- #1

Steve Zissou

- 57

- 1

- TL;DR Summary
- I hope to clarify my question soon, but I'd like to know how we can relate the moments of one sort of distribution to the moments of another.

Ok, I'm sure I can find a smarter way to pose this question, and I will try to define the question more carefully in coming days. That having been said, consider this:

Let's say we have a random variable X (or whatever). I can calculate the moments of this variable with no problem. In fact let's say X is normal. But I would like to characterize the distribution by a different distribution. In other words it is useful to model X by describing it with a different distribution. How can I relate the moments of X (that I know) to the moments of a new, different distribution?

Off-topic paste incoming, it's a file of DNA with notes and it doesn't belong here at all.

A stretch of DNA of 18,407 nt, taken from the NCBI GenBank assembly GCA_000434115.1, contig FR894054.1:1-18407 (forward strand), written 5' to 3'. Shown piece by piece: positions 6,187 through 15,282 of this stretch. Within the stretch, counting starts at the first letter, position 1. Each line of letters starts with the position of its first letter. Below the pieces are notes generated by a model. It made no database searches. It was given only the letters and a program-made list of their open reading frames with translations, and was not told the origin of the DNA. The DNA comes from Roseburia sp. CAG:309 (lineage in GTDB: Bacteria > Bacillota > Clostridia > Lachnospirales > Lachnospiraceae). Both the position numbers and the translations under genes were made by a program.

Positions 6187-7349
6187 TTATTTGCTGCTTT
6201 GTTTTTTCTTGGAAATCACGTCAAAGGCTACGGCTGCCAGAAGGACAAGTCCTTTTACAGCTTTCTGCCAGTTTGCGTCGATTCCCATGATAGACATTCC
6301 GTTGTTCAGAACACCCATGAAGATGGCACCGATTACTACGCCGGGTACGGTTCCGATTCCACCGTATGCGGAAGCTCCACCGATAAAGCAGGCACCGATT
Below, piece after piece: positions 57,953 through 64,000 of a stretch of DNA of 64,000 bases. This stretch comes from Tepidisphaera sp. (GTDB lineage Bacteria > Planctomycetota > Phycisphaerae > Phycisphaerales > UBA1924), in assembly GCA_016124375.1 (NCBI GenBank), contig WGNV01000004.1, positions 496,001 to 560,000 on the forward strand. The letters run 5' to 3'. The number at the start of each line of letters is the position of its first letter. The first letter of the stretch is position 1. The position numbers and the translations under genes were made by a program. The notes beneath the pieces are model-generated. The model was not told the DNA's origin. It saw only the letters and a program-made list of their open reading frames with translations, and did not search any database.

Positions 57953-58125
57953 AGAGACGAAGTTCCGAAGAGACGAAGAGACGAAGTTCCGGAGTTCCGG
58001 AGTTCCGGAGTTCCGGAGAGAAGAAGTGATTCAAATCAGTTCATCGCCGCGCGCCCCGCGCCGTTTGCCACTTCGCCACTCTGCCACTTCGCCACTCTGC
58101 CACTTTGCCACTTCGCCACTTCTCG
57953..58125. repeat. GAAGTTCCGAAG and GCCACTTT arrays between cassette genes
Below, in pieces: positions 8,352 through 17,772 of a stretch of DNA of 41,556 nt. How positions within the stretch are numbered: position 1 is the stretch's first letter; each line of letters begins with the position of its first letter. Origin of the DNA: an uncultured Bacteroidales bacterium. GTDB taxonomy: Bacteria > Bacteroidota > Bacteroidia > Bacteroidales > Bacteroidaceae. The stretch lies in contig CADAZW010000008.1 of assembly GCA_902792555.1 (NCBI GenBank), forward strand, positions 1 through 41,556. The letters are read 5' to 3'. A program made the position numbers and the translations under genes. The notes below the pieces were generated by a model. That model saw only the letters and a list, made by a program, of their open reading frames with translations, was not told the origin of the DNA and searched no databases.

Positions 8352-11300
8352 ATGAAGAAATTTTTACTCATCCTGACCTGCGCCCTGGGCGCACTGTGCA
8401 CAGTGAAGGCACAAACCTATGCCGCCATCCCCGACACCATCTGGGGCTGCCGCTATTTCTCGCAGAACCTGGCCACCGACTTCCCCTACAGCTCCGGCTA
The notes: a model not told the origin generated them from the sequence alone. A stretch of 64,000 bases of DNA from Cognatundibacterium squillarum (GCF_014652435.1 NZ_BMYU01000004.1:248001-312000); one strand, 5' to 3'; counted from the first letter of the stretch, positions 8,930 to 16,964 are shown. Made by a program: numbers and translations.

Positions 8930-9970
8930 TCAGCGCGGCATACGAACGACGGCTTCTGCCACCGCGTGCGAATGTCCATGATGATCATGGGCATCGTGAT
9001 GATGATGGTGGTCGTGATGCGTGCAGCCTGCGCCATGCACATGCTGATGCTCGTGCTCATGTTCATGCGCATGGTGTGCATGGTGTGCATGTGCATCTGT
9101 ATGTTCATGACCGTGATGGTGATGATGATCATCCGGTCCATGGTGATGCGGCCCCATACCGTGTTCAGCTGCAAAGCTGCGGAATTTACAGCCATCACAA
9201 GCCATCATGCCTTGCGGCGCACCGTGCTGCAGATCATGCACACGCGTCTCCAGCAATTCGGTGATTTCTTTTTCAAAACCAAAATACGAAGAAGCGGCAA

Does this question make sense?

Thanks, friends

Let's say we have a random variable X (or whatever). I can calculate the moments of this variable with no problem. In fact let's say X is normal. But I would like to characterize the distribution by a different distribution. In other words it is useful to model X by describing it with a different distribution. How can I relate the moments of X (that I know) to the moments of a new, different distribution?

Does this question make sense?

Thanks, friends